The importance of playing chess

Chess has historically been considered a game of the wise. However, it is actually a myth since anyone can learn its secrets, even children. From the age of 4, children already have enough cognitive skills to learn to move the tiles and make simple plays. Parents can take advantage of this stage to stimulate their interest in chess as it has been shown to be one of the games that brings the greatest cognitive benefits to the little ones at home.

Playing chess is an excellent exercise to train the mind and enhance intelligence. This game helps create new neural connections, while stimulating thinking and encouraging problem solving. This was confirmed by a meta-analysis carried out by experts from the University of Liverpool, in the United Kingdom, in which 24 previous studies on the effect of chess on the cognitive development of more than 2,700 young people were analyzed. The results revealed that the practice of this sport has a positive effect on the development of intellectual abilities, especially in the field of mathematics.

Children who often have difficulty relating to relationships could benefit from chess practice. This has been shown by a study carried out by experts from the University of La Laguna, in Spain, in which the benefits of regular chess practice in the socio-affective development of a group of 170 schoolchildren between 6 and 16 years old were analyzed . The results revealed that playing chess not only stimulates interactions, but also improves social skills and skills to make new friends. At the end of the study, the children who participated in the chess program were more communicative, receptive and empathetic than before starting the training

Practicing chess from a young age can become an excellent training to improve concentration. A study conducted at the International University of La Rioja found that children who play chess on a regular basis pay more attention and have a greater ability to concentrate than those who do not. To arrive at these results, they applied various cognitive tests, including some tests to assess concentration, in a group of 60 elementary school students, 30 of whom participated in a chess program. According to the experts, it is because during the game the little ones must pay attention to each play to analyze the possible options, which forces them to abstract from the environment and focus their attention on the game.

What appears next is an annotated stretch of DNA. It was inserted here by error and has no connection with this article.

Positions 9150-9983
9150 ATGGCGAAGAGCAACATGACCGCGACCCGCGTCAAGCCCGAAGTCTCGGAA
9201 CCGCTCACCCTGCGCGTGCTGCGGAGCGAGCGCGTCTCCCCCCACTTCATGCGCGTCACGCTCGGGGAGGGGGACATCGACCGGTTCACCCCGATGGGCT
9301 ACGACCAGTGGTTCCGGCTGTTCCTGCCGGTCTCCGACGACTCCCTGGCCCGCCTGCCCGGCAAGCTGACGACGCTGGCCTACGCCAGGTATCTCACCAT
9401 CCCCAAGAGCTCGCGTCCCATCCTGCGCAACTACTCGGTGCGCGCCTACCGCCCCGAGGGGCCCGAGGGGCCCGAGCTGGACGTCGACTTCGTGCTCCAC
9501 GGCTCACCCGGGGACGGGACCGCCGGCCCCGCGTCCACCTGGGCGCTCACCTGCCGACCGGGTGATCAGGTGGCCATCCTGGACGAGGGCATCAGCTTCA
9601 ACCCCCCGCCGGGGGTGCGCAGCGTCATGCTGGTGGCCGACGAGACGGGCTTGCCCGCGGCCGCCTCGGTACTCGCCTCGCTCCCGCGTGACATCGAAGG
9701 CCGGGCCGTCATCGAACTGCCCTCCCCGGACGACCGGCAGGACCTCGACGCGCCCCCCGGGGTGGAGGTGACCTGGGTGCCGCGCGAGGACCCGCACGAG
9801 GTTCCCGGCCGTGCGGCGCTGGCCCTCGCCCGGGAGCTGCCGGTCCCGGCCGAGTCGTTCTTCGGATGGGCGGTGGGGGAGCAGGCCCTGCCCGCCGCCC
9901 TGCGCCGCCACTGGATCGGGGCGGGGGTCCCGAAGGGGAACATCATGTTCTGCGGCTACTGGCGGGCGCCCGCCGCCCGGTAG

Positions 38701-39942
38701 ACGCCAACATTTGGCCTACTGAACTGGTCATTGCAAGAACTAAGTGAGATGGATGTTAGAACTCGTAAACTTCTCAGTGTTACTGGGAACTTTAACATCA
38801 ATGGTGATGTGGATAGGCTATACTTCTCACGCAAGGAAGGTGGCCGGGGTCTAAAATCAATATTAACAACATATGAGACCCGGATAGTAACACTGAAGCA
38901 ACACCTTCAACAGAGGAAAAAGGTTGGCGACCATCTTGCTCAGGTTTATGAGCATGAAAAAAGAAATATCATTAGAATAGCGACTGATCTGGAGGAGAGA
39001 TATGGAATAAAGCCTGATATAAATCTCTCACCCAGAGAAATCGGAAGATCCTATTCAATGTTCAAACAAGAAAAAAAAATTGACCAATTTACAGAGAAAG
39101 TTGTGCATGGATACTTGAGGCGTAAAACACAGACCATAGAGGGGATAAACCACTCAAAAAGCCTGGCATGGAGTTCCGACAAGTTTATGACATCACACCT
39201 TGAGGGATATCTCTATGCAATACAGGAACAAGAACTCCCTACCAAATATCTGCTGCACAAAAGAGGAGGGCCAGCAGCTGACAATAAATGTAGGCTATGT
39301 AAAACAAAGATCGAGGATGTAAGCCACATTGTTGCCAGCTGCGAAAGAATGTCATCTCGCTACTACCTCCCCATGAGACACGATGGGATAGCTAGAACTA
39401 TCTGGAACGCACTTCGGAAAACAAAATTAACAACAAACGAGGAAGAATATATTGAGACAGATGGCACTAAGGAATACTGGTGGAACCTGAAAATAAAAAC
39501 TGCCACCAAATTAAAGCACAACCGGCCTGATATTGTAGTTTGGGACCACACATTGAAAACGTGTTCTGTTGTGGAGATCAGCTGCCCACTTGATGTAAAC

A study carried out in Canada evaluated the ability to solve problems in 437 fifth-grade students who were divided into three groups: a group that received the traditional mathematics course throughout the study, another that received the traditional mathematics plan in first grade, and then a chess-enriched instructional program and a third group that received the chess-enriched math curriculum from first grade. The results showed that the group that played chess from first grade scored higher on tests to assess problem solving, 81.2% on average, compared to those who started chess later or those who they never did.

Playing chess from an early age stimulates children’s creativity. This was corroborated by an investigation in which the creativity of a group of students was evaluated after 32 weeks practicing chess or another activity of their choice. The results revealed that creativity test scores increased by an average of 10.53 in students who played chess compared to 1.86 in those who did not bet on chess training. The explanation comes from the hand of a German study carried out at the University of Tübingen in which it was found that playing chess activates and exercises both brain hemispheres, which improves the functioning of the brain and fosters the connection between neurons.

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